Russia warns Ukraine over Nato bid

Parliament recommends Kremlin consider leaving friendship treaty if effort continues.

    Ukraine's president called any potential revision to the friendship agreement 'a big mistake' [AFP]

    'Radical steps' 
     
    In April, the military alliance decided not to offer Ukraine and Georgia a membership action plan, a path to joining Nato, but agreed to review the situation in December.
     
    During a visit to Slovenia on Wednesday, the Ukrainian president said: "We decided to take the road of approaching Europe and Nato, this is our strategic goal, our foreign policy, it is not a policy against some third country, against any neighbour.

     

    "From a political point of view, it would be a big mistake if [Russia] now prepared a kind of revision of that treaty.

    "I will not allow any possibility of raising the voice or provocations [against Russia]. I will do nothing that could throw a wrong light on Ukraine or worsen our relations.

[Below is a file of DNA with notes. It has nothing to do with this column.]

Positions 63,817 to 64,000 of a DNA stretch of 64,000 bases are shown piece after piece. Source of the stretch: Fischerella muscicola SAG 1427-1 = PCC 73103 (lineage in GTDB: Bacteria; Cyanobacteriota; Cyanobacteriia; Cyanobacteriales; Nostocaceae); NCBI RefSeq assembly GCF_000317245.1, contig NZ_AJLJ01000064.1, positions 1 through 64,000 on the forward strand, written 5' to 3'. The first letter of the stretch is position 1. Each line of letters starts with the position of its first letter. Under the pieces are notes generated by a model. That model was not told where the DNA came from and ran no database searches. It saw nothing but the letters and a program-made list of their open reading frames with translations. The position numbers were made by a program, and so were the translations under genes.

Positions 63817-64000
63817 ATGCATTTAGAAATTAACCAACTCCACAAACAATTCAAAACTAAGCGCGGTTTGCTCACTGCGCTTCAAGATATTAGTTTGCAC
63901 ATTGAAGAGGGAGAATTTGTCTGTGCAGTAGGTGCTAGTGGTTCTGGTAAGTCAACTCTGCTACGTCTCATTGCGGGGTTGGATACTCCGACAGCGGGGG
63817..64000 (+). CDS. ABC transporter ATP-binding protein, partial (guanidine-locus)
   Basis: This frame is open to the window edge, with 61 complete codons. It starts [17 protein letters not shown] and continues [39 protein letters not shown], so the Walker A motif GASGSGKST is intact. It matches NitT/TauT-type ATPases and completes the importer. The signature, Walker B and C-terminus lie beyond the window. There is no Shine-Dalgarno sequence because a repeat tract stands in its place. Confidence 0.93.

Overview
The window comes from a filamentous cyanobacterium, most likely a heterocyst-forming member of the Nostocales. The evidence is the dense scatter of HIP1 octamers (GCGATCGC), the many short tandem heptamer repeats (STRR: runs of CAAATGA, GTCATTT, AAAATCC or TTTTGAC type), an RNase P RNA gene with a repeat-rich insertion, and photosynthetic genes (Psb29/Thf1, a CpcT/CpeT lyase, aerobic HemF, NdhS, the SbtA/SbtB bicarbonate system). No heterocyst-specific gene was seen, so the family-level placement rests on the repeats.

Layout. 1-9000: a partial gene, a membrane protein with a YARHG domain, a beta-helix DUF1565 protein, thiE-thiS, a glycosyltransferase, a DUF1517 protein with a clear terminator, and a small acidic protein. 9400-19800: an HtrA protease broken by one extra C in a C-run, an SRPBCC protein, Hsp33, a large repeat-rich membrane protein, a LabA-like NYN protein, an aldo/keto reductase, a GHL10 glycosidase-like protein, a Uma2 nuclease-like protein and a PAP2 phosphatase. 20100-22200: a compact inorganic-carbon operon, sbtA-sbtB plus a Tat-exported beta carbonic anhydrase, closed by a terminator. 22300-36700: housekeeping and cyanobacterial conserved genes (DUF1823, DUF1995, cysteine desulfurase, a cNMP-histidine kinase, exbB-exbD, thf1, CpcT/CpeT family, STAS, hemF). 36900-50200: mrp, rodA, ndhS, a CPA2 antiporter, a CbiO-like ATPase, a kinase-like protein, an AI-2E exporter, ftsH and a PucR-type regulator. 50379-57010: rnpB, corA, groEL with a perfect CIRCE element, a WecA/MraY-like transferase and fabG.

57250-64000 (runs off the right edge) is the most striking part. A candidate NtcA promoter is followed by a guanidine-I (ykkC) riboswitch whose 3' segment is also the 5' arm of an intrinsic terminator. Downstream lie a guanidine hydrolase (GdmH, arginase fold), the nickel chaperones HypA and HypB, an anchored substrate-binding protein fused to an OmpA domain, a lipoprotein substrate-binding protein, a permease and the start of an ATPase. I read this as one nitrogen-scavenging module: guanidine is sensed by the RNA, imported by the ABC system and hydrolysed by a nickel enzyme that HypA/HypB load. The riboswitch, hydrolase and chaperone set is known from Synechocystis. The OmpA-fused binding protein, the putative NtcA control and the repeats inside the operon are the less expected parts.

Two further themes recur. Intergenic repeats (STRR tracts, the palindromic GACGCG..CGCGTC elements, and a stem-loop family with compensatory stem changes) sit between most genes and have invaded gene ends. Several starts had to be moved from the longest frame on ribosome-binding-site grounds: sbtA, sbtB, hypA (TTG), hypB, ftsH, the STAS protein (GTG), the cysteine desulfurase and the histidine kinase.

The president said Ukraine and Russia currently had friendly relations set "at a high level."

    Earlier, Yulia Tymoshenko, Ukraine's prime minister, said "radical steps" would only serve to disrupt relations between the neighbouring countries. 

    The Duma, Russia's lower house of parliament, voted by 408-5 to adopt the resolution.

    The Kremlin often uses the chamber to issue tough resolutions on disputes with its neighbours, a ploy analysts say is designed to strengthen the government's negotiating position. 

    Sevastopol issue

    Scrapping the treaty could, in theory, open the way for Russia to mount a legal challenge to Ukraine's sovereignty over Sevastopol.

    The treaty recognises the port as within Ukraine's borders and Kiev says it is part of its territory.

    However, Russian legal experts say without this document, the legal grounds for its status as part of Ukraine are weak. 

    The Crimean peninsula, which includes Sevastopol, was part of the Russian republic of the Soviet Union until 1954, when Nikita Khrushchev, the Soviet leader, signed it over to the Ukrainian republic.

    Some in Russia say Khrushchev's decision was illegal.

    Yushchenko is due to meet Medvedev later this week at an informal summit of ex-Soviet states.

    The talks will be their first since Medvedev took over as president from Vladimir Putin last month.

    SOURCE: Agencies


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